Loving Mercy

Loving Mercy

•    There has been lots of drama in this little body of Jesus followers over the last few months •    It seems that everything that could go wrong has gone wrong •    In the middle of all of this o    It is easy to get your eyes off the goal of loving people o    It is easy to get caught up in the drama and take offensive at what folks have or have not done •    To help us refocus, I want to take some time to talk about why we are a church o    Why do we gather here each week o    Why do we meet in our homes o    Why do we do what we do o    And what does it mean to walk in mercy and forgiveness (Audio recording of this sermon can be found on the PRV website) Why we meet as a church? •    To Corporately Worship God o    yes, you can worship by yourself, but there is something powerful about coming together as a group to worship God. o     It is interesting to note that pretty every region across every culture has a sense of the corporateness of worship… o    kinda makes you think that perhaps there’s something to it. “When I first became a Christian, about fourteen years ago, I thought that I could do it on my own, by retiring to my rooms and reading theology, and I wouldn’t go to the churches and Gospel Halls; . . . I disliked very much their hymns, which I considered to be fifth-rate poems set to sixth-rate music. But as I went...
Lectio Divina – Step Four: Contemplate (Contemplatio)

Lectio Divina – Step Four: Contemplate (Contemplatio)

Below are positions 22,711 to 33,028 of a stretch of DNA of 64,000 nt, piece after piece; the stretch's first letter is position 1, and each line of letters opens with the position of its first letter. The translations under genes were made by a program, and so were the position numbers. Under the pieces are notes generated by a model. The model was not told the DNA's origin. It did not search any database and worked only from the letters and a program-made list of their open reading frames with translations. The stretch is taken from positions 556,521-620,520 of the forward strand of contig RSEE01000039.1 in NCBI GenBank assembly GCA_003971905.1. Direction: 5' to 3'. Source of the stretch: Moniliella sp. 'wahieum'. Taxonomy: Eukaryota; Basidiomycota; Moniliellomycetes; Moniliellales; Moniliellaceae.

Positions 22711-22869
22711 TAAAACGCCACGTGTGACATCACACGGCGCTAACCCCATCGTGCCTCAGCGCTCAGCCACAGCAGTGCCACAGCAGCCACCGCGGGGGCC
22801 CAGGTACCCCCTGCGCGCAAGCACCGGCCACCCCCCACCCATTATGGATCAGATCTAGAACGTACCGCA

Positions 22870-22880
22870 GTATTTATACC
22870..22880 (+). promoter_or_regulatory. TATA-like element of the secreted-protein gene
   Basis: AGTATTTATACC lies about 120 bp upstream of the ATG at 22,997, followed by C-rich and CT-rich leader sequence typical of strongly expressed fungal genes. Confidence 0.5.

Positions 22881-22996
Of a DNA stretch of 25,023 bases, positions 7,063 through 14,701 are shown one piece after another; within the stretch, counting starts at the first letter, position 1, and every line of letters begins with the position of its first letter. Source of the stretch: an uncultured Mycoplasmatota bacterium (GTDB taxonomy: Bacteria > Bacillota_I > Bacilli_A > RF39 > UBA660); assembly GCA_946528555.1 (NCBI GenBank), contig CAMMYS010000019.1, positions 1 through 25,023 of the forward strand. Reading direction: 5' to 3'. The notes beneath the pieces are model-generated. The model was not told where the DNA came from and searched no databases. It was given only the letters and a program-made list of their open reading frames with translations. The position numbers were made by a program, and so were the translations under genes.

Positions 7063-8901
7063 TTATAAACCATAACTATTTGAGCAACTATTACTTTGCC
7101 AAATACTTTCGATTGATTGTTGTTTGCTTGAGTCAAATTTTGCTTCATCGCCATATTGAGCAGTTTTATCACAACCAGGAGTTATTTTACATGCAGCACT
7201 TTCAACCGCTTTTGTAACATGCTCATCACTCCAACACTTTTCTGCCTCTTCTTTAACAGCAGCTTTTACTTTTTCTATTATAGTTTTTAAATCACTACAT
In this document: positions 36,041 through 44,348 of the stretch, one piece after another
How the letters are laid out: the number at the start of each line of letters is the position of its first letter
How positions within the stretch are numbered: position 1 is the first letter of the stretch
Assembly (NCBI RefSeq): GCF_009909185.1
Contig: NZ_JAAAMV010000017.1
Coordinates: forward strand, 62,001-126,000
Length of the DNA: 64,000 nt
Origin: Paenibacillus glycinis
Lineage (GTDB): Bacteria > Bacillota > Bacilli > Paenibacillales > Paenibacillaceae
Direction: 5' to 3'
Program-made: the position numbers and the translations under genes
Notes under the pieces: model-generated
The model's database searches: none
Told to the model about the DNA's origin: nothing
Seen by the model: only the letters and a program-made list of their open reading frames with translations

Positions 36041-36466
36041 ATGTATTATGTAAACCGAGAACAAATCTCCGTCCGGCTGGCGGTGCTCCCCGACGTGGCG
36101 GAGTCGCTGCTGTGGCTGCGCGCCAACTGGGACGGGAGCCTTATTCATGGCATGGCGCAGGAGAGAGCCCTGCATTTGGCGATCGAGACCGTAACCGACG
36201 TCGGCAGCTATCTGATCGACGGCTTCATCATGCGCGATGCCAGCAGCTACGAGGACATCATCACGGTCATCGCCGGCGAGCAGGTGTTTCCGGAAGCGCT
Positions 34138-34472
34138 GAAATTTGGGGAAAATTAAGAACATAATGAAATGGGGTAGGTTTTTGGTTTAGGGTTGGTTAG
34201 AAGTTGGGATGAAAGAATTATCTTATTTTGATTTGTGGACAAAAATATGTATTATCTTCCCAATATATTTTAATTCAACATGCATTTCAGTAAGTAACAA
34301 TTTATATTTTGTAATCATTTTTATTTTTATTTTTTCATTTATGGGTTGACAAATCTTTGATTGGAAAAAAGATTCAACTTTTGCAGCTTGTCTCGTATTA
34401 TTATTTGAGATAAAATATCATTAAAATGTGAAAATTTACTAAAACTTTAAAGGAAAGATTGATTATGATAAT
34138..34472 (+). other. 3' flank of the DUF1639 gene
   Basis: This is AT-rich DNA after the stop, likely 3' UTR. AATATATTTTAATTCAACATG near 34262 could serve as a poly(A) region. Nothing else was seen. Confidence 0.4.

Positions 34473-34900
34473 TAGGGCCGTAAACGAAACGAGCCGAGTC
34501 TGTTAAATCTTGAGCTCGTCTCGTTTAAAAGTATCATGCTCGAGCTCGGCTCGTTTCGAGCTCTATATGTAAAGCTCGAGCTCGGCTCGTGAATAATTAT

The fourth and last step of the Diving Reading is to contemplate – that is, to stop and be silent while allowing everything you have read, mediated on, and prayed about take shape in your life. This is where we use our intuition in order to coalesce the previous three steps. It is meant to consummate the union of our mind and God’s truth, our heart and God’s love, our life and God’s life, our person and the person of God. Since it is a time of silence – which is hard for most people – it is easy to skip this part, but we must NOT skip it as it is the most important part. It is during this final step that we let go of our own ideas and plans and let God’s ideas and plans wash over us. It is a time of silent prayer; of breathing in all that happened. The spiritual discipline of “Contemplative Prayer” comes into play here: “Contemplative prayer is silence, the ‘symbol of the world to come’ or ‘silent love.’ Words in this kind of prayer are not speeches; they are like kindling that feeds the fire of love. In this silence, unbearable to the ‘outer’ man, the Father speaks to us his incarnate Word, who suffered, died, and rose; in this silence the Spirit of adoption enables us to share in the prayer of Jesus.” –from the Catechism of the Catholic Church In other words, the contemplative step is a way of cementing everything together as one. A practical tip: before you start, set a timer for five or seven...